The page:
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North Commons Design Week Aims to Engage the Community

North Commons Park is one of the oldest, largest and most beloved parks in Minneapolis. It is home to the first recreation center in the city and is the center to some of the most robust youth athletic programs in the park system – both Minneapolis Park and Recreation Board programs and third-party clubs and teams. It was even home to one of the first concerts by Prince and the Revolution. Next week, the Park Board will host Design Week at North Commons Park as part of the effort to advance the vision from the updated North Service Area Master Plan.  Phase 1 Improvements will include a new community center with a multi-court field house, an updated water park, and a new playground. 

Layers of design and engagement are required for every acre of parkland in the city. Getting the plan right for the community is one of the most important steps in creating a new park or updating one that is much-loved. Too often, however, community engagement misses the mark, or more specifically, misses the community. When done well, the best thinking of those whose lives will be affected by the updates and improvements are deeply embedded into the vision while also honoring the sense of loss that may come with change. 

A vision brought forward by community members for North Commons, including a broad collaboration known as Seeds to Harvest, is now moving forward from the master plan concept to site design and the events of June 27-30 will offer Minneapolitans a chance to directly influence the design by providing input and sharing personal experiences. This will not be the last chance to provide input into the vision, but it is an important one that will be more successful the more people come to participate. Done right, this process will bring people together to understand the opportunities that this park can generate through its future design including: Serving as a hub for youth athletics in the heart of North Minneapolis, providing robust family programming for all ages, protecting the mature tree canopy, improving access to swimming and water play on hot summer days, among many others.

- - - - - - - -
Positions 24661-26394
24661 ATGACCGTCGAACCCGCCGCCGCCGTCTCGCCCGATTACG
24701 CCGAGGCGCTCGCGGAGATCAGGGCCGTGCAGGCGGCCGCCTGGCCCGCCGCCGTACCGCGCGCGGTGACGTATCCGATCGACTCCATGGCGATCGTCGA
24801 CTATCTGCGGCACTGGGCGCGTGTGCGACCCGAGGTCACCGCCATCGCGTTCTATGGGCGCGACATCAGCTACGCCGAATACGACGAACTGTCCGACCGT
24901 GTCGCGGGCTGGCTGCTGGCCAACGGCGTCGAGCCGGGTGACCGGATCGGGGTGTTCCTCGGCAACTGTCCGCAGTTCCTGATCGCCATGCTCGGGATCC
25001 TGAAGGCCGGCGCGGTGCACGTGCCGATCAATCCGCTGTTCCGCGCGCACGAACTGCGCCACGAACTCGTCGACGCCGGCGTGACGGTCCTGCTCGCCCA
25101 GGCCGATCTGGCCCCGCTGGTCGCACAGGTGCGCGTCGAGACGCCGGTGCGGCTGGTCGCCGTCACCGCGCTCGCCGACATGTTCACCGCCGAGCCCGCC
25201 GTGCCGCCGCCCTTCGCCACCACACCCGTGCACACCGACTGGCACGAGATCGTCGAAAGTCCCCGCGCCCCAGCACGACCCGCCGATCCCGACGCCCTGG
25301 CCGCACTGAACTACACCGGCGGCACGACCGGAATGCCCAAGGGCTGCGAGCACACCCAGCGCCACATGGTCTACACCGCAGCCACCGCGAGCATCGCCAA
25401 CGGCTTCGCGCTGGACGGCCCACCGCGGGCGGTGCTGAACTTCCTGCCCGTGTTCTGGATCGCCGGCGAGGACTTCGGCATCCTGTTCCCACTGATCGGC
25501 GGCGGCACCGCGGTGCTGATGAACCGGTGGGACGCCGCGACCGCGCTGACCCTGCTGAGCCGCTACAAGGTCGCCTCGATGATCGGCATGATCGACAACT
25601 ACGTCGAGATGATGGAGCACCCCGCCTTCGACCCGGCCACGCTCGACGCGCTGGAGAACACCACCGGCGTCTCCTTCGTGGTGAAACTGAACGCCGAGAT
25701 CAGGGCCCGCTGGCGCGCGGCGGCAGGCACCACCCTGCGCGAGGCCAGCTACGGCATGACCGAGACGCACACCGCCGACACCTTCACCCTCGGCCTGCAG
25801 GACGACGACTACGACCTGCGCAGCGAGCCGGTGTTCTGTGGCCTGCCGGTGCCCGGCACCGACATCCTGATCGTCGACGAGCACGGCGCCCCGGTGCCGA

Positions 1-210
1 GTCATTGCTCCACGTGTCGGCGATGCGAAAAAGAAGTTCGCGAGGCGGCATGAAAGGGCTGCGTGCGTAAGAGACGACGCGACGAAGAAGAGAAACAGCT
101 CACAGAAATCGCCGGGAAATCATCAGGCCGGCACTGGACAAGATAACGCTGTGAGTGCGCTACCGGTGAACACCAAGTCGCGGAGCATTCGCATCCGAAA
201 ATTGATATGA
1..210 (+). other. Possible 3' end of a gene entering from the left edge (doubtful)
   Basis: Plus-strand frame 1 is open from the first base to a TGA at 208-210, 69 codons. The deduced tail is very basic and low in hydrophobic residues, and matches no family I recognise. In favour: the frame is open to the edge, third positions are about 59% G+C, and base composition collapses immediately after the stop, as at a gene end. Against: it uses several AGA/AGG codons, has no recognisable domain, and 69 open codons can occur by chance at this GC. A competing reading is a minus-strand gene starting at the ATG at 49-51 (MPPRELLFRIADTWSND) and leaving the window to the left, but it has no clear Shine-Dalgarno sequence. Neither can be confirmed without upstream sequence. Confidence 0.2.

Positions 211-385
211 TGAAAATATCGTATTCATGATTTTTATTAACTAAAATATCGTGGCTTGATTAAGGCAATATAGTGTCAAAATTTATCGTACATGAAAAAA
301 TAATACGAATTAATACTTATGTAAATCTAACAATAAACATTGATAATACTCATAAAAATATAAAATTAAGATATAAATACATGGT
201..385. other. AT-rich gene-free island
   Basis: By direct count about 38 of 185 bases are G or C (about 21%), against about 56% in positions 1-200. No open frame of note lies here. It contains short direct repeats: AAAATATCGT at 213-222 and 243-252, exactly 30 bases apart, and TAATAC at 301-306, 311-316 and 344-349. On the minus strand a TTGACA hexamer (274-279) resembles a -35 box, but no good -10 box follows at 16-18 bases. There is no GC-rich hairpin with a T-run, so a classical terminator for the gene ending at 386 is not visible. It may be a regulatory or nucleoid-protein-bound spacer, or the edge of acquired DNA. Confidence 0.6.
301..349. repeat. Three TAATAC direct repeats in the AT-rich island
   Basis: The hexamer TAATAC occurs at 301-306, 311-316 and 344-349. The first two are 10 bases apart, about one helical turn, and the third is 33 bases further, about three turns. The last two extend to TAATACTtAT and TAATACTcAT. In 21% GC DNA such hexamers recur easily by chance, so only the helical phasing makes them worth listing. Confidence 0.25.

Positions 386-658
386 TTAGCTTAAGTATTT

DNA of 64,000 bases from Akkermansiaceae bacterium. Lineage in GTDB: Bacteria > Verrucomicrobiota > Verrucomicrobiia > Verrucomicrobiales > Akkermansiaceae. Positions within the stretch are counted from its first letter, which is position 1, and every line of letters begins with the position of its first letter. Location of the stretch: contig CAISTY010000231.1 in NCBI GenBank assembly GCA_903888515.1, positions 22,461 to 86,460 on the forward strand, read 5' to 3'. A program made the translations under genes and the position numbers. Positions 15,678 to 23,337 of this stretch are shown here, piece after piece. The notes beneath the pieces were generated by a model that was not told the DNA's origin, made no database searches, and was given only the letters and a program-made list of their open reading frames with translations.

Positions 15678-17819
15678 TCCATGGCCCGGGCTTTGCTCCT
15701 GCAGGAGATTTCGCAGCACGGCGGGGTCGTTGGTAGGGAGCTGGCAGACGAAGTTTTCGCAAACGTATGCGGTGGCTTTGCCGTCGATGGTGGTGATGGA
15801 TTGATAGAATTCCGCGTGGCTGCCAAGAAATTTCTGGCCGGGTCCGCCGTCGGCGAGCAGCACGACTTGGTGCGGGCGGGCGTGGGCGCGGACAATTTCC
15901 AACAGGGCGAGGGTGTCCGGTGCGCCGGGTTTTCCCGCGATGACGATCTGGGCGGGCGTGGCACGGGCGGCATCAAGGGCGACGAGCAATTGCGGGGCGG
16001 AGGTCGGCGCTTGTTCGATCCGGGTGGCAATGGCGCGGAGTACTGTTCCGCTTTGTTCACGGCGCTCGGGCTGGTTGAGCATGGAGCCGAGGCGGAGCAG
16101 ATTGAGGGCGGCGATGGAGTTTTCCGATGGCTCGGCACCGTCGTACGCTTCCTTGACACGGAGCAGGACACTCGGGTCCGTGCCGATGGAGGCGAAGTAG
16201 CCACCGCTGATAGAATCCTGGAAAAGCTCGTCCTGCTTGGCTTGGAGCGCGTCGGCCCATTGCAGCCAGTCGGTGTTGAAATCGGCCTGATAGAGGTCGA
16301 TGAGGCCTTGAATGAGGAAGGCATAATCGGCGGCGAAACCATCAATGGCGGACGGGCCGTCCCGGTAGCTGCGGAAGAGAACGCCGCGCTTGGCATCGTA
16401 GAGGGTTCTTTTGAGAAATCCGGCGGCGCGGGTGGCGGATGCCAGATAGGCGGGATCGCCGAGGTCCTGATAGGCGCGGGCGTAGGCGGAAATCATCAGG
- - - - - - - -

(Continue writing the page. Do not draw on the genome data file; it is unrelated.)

There is an adage that is often repeated about public processes: If everyone is slightly unhappy, you’ve succeeded. I challenge that construct. I often think it’s used as an excuse to avoid honest criticism.

Rather than be content with universal dissatisfaction, a successful civic engagement process should lead to a deeper understanding of the needs within a community and appreciation for the wealth of uses each park serves and a deeper understanding of the people who share a park and all its potential. A successful process results in a new park or facility that allows individuals to know and appreciate new facets of the neighborhood that were invisible or unknown before and brings together people who otherwise might not have connected.

If you live in North Minneapolis or have an interest in the future of North Commons Park, please join us as we roll up our sleeves in an effort to design the best park possible for a neighborhood that richly deserves the new amenities.

Featured image by MPRB

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